**Spontaneous creation and annihilation dynamics and strain-limited stability of magnetic skyrmions**** | **Magnetic skyrmions are topological magnetic spin structures exhibiting particle-like behaviour. They are of strong interest from a fundamental viewpoint and for application, where they have potential to act as information carriers in future low-power computing technologies. Importantly, skyrmions have high physical stability because of topological protection. However, they have potential to deform according to their local energy environment. Here we demonstrate that, in regions of high exchange energy density, skyrmions may exhibit such extreme deformation that spontaneous merging with nearest neighbours or spawning new skyrmions is favoured to attain a lower energy state. Using transmission electron microscopy and a high-speed imaging detector, we observe dynamics involving distinct configurational states, in which transitions are accompanied by spontaneous creation or annihilation of skyrmions. These observations raise important questions regarding the limits of skyrmion stability and topological charge conservation, while also suggesting a means of control of skyrmion creation and annihilation. Source:* nature communications. Rendell-Bhatti, F., Lamb, R.J., van der Jagt, J.W. et al. Spontaneous creation and annihilation dynamics and strain-limited stability of magnetic skyrmions…*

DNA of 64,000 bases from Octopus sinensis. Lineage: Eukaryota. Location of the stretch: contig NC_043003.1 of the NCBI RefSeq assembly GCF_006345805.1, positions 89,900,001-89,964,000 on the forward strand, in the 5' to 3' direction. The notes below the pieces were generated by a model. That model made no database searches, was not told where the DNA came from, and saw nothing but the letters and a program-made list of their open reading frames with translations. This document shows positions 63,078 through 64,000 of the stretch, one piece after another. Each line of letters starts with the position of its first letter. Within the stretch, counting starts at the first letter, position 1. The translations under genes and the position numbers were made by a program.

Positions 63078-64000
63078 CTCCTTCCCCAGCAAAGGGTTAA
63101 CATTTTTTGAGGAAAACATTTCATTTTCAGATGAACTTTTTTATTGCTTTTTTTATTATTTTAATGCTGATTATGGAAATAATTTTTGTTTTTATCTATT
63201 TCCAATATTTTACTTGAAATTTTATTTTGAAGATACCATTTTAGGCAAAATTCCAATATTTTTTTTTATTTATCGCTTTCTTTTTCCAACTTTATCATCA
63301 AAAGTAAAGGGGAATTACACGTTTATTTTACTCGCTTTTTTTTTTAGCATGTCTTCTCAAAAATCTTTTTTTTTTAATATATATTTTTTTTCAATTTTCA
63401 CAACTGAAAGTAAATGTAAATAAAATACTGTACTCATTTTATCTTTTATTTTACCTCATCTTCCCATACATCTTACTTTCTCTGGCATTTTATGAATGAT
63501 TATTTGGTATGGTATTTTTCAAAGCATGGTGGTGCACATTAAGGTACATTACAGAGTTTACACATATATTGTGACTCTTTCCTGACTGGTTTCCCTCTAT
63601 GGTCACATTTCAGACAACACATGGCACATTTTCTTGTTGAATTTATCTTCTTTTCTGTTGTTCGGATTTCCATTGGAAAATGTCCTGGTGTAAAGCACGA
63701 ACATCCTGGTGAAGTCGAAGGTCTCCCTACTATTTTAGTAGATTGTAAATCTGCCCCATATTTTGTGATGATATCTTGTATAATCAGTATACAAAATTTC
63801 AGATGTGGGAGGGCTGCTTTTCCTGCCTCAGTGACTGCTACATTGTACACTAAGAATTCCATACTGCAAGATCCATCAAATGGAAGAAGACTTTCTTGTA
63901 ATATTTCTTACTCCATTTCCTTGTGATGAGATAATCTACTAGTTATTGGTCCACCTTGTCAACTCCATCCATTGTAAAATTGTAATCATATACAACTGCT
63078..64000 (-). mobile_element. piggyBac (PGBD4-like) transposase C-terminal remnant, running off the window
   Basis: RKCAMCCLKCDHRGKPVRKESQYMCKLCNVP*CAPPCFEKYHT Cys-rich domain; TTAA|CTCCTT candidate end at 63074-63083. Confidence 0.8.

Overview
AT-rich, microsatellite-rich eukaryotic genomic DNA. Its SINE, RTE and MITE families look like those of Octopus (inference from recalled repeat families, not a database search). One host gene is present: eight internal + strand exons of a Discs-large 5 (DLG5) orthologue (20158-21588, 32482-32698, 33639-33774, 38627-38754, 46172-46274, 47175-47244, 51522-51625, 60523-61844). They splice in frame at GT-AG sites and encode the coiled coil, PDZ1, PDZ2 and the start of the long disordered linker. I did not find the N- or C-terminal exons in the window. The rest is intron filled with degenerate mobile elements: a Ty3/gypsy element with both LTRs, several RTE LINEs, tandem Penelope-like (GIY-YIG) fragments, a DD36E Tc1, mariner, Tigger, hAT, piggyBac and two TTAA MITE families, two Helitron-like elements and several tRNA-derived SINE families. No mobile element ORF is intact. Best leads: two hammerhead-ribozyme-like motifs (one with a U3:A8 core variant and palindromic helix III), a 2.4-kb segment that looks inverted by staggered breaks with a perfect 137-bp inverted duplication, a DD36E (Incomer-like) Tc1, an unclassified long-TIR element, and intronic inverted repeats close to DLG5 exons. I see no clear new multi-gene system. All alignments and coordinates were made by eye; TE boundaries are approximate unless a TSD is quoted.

**2-D semiconductors found to be close-to-ideal fractional quantum Hall platform**** | **Columbia University researchers report that they have observed a quantum fluid known as the fractional quantum Hall states (FQHS), one of the most delicate phases of matter, for the first time in a monolayer 2-D semiconductor. Their findings demonstrate the excellent intrinsic quality of 2-D semiconductors and establish them as a unique test platform for future applications in quantum computing. The study was published online today in Nature Nanotechnology. Source:* Phys.org. Columbia University School of Engineering and Applied Science 2-D semiconductors found to be close-to-ideal fractional quantum Hall platform…*